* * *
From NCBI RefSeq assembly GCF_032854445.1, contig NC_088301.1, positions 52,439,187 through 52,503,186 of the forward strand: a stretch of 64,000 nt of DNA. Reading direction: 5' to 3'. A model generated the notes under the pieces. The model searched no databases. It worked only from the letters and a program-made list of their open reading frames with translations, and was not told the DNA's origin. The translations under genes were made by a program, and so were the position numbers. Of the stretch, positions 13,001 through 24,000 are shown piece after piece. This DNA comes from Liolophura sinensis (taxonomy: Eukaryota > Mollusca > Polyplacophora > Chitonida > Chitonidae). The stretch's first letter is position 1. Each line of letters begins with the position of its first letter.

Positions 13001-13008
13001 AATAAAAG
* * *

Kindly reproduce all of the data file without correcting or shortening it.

From NCBI RefSeq assembly GCF_032854445.1, contig NC_088301.1, positions 52,439,187 through 52,503,186 of the forward strand: a stretch of 64,000 nt of DNA. Reading direction: 5' to 3'. A model generated the notes under the pieces. The model searched no databases. It worked only from the letters and a program-made list of their open reading frames with translations, and was not told the DNA's origin. The translations under genes were made by a program, and so were the position numbers. Of the stretch, positions 13,001 through 24,000 are shown piece after piece. This DNA comes from Liolophura sinensis (taxonomy: Eukaryota > Mollusca > Polyplacophora > Chitonida > Chitonidae). The stretch's first letter is position 1. Each line of letters begins with the position of its first letter.

Positions 13001-13008
13001 AATAAAAG